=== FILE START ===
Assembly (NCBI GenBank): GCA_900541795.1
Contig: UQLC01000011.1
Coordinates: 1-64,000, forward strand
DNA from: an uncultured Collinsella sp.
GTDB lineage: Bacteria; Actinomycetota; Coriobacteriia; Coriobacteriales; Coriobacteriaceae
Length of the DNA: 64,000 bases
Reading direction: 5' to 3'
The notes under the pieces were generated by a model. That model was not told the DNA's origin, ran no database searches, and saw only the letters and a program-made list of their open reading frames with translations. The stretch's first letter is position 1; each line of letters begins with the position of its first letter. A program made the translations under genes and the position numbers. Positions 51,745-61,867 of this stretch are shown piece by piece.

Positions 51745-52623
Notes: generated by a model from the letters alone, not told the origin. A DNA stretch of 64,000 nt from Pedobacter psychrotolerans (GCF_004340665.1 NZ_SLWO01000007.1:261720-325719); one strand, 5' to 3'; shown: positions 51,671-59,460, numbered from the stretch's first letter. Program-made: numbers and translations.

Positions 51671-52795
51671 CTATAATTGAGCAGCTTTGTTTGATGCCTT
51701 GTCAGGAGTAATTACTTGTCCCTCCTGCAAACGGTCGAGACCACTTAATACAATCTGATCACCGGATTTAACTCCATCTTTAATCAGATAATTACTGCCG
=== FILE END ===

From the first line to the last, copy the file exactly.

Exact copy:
Assembly (NCBI GenBank): GCA_900541795.1
Contig: UQLC01000011.1
Coordinates: 1-64,000, forward strand
DNA from: an uncultured Collinsella sp.
GTDB lineage: Bacteria; Actinomycetota; Coriobacteriia; Coriobacteriales; Coriobacteriaceae
Length of the DNA: 64,000 bases
Reading direction: 5' to 3'
The notes under the pieces were generated by a model. That model was not told the DNA's origin, ran no database searches, and saw only the letters and a program-made list of their open reading frames with translations. The stretch's first letter is position 1; each line of letters begins with the position of its first letter. A program made the translations under genes and the position numbers. Positions 51,745-61,867 of this stretch are shown piece by piece.

Positions 51745-52623
Notes: generated by a model from the letters alone, not told the origin. A DNA stretch of 64,000 nt from Pedobacter psychrotolerans (GCF_004340665.1 NZ_SLWO01000007.1:261720-325719); one strand, 5' to 3'; shown: positions 51,671-59,460, numbered from the stretch's first letter. Program-made: numbers and translations.

Positions 51671-52795
51671 CTATAATTGAGCAGCTTTGTTTGATGCCTT
51701 GTCAGGAGTAATTACTTGTCCCTCCTGCAAACGGTCGAGACCACTTAATACAATCTGATCACCGGATTTAACTCCATCTTTAATCAGATAATTACTGCCG